Recently, the Islamic State of Iraq and Jabhat Al-Nusra, which comprises over 7,000 fighters including Chechens in Syria, have carried out deadly attacks. Reports indicate that jihadists of Indian origin from the UK are also fighting in Syria. While Harakat al-Shabaab al-Mujahideen of Somalia has come under pressure from an African Union force, AQAP and AQIM pose major threats to Western interests. Also, each of these groups consists of, not hundreds, but thousands of fighters. Jihadist groups are also exercising varying degrees of control over territories in Syria, Iraq, Libya, Yemen, Mali, Somalia, Afghanistan and Pakistan. To imagine how Al-Qaeda will look like in ten years from now, consider these battlefields as combat training grounds for future terrorist commanders.
In Afghanistan and Pakistan, the jihadi infrastructure remains unharmed. The Al-Qaeda central group continues to survive in Pakistan. In July 2011, General David Petraeus, days before he handed over his command of Afghanistan, said that 50 to 100 Al-Qaeda militants are hiding in Afghan provinces of Kunar and Nuristan. However, this figure is misleading as it refers only to foreign militants, generally Arabs and Chechens, and not the locals. The Haqqani Network is launching spectacular attacks in Kabul and other cities. US officials have tried to depict the group as separate from the Afghan Taliban, but the Islamic Emirate led by Mullah Mohammad Omar has rejected such portrayals as US propaganda aimed at dividing the Taliban. Sirajuddin Haqqani, the chief of Haqqani Network, has stressed that his group is part of the Islamic Emirate. According to US officials, there are about 20,000 jihadi fighters in Afghanistan and about the same in Iraq, with no signs that the number is falling anywhere.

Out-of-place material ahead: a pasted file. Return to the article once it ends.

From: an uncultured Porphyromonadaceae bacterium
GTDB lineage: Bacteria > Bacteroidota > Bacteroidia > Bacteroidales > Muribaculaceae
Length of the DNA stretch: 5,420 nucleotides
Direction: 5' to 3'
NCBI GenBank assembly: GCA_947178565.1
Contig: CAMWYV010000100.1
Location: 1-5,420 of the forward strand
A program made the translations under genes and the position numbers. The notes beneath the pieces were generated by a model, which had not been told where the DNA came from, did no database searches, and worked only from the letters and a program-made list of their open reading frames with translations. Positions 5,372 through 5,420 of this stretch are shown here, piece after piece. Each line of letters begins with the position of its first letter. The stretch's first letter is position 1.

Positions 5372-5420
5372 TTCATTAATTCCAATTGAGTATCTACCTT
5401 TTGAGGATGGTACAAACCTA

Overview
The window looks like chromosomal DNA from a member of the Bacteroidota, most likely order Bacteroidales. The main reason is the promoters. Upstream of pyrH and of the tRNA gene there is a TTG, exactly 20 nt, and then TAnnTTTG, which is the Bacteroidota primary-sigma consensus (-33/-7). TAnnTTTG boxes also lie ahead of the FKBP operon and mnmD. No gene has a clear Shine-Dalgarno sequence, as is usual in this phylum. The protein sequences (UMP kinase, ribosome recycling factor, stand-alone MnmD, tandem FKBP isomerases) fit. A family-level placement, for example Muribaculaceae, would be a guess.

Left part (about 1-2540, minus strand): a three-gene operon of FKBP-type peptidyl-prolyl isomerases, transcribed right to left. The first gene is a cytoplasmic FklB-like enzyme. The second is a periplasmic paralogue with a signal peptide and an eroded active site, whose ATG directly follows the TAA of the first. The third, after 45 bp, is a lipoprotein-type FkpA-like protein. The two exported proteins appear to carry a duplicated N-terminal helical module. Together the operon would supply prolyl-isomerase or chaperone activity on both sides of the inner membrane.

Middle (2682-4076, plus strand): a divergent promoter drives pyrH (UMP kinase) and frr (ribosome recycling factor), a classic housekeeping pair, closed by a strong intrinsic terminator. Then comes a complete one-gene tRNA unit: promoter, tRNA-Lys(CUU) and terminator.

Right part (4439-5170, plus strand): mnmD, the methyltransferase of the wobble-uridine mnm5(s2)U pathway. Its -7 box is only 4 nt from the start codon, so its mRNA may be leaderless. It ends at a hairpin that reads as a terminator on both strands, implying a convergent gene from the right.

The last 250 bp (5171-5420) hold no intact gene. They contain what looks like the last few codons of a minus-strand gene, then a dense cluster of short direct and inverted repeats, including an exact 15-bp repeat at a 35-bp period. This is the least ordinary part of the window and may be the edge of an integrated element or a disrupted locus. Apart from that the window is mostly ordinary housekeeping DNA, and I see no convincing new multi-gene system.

The Tehreek-e-Taliban Pakistan, or TTP, is dismissed as a Pakistani group, though its letterhead shows Mullah Omar as emir-ul-momineen, or leader of the faithful. It works alongside Al-Qaeda and the Islamic Party of Turkistan. Hakimullah Mehsud, its emir, was a member of the group that executed the bombing of CIA’s Khost base in 2009. Mehsud has reiterated that his group owes allegiance to Mullah Omar. Recently, he described the TTP as an international organisation. In May 2010, New York’s Times Square was attacked by a militant recruited by Mehsud. In early 2013, media reports indicate that the TTP is recruiting jihadists from as far as Fiji. In Pakistan, another group that works alongside the TTP and Al-Qaeda is Lashkar-e-Jhangvi. Protected by government leaders in Punjab, it is systematically killing Shi’ite Muslims, a goal shared by all jihadist groups. At his Senate testimony, James Clapper also warned that Lashkar-e-Taiba “will continue to be the most multifaceted and problematic of the Pakistani militant groups” and has the “long-term potential to evolve into a permanent... presence in Pakistan,” like Hizbollah in Lebanon.
The US appears safe due to the extraordinary work of its aviation security officials, not because Al-Qaeda has weakened. Recently, a UK-based Henry Jackson Society report, which profiled 171 terrorists convicted in the US from 1997 to 2011, argued that the US homeland continues to face Al-Qaeda threat.
Tufail Ahmad is Director of South Asia Studies Project at the Middle East Media Research Institute, Washington DC